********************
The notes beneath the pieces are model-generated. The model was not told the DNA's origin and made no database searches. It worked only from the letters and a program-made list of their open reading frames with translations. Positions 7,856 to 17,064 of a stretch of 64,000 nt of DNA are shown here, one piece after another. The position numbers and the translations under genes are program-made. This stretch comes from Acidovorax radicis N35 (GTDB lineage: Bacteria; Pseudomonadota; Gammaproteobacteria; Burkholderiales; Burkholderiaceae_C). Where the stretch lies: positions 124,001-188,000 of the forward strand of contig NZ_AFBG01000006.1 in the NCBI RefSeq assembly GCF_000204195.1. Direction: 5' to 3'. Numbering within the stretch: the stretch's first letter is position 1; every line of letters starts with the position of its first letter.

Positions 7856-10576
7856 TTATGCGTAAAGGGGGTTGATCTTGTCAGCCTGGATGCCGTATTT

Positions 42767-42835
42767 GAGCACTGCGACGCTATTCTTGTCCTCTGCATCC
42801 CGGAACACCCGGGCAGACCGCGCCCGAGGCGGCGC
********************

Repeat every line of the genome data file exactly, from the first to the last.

The notes beneath the pieces are model-generated. The model was not told the DNA's origin and made no database searches. It worked only from the letters and a program-made list of their open reading frames with translations. Positions 7,856 to 17,064 of a stretch of 64,000 nt of DNA are shown here, one piece after another. The position numbers and the translations under genes are program-made. This stretch comes from Acidovorax radicis N35 (GTDB lineage: Bacteria; Pseudomonadota; Gammaproteobacteria; Burkholderiales; Burkholderiaceae_C). Where the stretch lies: positions 124,001-188,000 of the forward strand of contig NZ_AFBG01000006.1 in the NCBI RefSeq assembly GCF_000204195.1. Direction: 5' to 3'. Numbering within the stretch: the stretch's first letter is position 1; every line of letters starts with the position of its first letter.

Positions 7856-10576
7856 TTATGCGTAAAGGGGGTTGATCTTGTCAGCCTGGATGCCGTATTT

Positions 42767-42835
42767 GAGCACTGCGACGCTATTCTTGTCCTCTGCATCC
42801 CGGAACACCCGGGCAGACCGCGCCCGAGGCGGCGC